“Things are hotting up in Egypt” is a popular comment I have heard over the past week – and the commentators are not talking about the weather.
In two weeks time I will be holidaying in Cairo. I am so excited and despite the media hype and misinformation abound I am not at all afraid that I will get caught up in some dangerous situation.
It may seem strange but I can't see myself walking out of the hotel and being hoisted on to the shoulders of mad protesters heading to Tahrir square or the US embassy.
Everything I have read seems to point that there were less than 500 at the US embassy protest on September 11, and that since then there have been no violent clashes. Protests continue – but protests continue in every country for a variety of reasons every day.
|Protesters chant slogans amid orange smoke outside the U.S. embassy on September 11.|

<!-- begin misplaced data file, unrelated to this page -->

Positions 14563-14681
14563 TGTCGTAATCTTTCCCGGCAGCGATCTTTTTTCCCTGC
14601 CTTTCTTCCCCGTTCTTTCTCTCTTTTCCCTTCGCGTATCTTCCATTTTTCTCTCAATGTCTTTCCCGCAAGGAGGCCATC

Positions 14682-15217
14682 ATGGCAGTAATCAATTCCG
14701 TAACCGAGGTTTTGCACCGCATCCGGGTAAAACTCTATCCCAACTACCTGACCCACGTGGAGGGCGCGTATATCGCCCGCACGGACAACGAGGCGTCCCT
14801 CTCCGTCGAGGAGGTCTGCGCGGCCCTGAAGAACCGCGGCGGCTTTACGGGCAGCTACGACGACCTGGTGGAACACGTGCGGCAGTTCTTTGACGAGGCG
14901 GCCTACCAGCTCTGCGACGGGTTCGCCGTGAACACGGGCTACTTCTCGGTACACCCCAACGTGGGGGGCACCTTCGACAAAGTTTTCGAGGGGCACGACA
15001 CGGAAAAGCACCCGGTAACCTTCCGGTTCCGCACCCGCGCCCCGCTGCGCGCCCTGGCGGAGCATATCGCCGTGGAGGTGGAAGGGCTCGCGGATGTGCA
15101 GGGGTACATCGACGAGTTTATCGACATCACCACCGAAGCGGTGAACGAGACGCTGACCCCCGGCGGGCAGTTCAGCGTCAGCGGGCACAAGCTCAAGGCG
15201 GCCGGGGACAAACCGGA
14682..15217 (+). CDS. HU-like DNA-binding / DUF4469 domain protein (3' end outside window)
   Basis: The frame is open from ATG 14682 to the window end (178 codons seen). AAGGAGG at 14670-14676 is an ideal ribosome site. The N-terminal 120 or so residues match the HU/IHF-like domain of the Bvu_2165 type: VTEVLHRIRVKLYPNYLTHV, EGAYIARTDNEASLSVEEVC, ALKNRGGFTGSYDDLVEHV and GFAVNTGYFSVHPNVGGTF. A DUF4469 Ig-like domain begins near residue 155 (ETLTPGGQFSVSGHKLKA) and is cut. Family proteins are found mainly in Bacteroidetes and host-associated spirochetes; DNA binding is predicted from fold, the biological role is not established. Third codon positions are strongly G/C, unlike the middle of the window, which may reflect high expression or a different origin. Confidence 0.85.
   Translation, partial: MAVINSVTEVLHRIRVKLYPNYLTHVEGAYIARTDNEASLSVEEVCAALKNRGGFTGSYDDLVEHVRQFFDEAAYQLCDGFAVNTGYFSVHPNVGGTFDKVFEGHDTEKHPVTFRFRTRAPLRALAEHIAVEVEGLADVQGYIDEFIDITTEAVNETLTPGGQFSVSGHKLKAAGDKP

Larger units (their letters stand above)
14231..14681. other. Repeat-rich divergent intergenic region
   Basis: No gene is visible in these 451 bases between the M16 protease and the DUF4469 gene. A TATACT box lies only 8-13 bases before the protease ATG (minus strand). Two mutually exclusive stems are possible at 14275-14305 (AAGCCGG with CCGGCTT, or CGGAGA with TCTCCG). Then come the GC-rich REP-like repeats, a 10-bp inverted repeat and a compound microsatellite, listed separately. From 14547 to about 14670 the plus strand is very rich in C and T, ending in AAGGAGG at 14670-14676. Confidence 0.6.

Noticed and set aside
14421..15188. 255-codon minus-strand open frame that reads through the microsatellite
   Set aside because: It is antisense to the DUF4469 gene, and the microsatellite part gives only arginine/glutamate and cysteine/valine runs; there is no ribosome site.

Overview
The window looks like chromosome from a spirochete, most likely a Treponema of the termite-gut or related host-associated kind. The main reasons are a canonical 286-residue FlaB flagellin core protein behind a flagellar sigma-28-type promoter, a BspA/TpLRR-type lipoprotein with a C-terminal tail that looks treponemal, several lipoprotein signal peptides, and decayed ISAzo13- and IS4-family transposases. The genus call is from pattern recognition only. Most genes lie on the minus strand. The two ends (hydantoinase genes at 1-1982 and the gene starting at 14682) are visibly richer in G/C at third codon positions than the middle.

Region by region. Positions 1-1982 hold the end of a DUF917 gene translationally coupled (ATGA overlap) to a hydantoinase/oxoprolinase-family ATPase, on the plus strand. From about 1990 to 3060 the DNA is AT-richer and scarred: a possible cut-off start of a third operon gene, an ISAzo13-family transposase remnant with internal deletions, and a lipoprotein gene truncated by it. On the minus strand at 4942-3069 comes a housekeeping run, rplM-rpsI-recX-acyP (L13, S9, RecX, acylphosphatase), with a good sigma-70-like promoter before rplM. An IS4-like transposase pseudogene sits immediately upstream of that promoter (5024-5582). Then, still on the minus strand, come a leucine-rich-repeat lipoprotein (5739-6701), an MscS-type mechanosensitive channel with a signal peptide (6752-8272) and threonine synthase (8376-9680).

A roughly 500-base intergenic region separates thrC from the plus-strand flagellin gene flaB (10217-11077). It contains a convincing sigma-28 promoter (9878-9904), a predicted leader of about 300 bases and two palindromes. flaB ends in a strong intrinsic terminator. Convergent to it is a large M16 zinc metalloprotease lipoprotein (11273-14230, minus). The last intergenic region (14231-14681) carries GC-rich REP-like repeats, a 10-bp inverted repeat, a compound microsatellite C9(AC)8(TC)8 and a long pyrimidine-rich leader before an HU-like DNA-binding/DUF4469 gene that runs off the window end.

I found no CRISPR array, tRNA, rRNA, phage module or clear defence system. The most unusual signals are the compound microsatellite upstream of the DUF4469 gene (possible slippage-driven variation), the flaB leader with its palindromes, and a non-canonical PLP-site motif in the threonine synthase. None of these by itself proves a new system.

Photo: Time World http://world.time.com
Several cruise ships have altered their plans to avoid Egypt and the US Government has warned against travel there. But have they warned against travel to Sydney or Paris? There are protests there too against the controversial movie.
Remember nobody was killed in the protests in Cario.
Last year I joined (as in went to see) an austerity protest in Athens during a stop over. Days before and after buildings had been set on fire, the city was being flashed around the world as a violent city. But when I was there it was just a protest – a mass one with thousands of people, angry people – the city was piling high with rubbish due to strikes - but there was no violence on the day I was there, just some stink! We also did not get any hassle from the protesters, one of my friends got interviewed for Greek TV!
I don't want to join in any protests in Egypt, but if I get to see one I would find it interesting to see one from a safe distance. To gauge their level of discontent to get an idea of the age profile and to try and understand the issue from their point of view.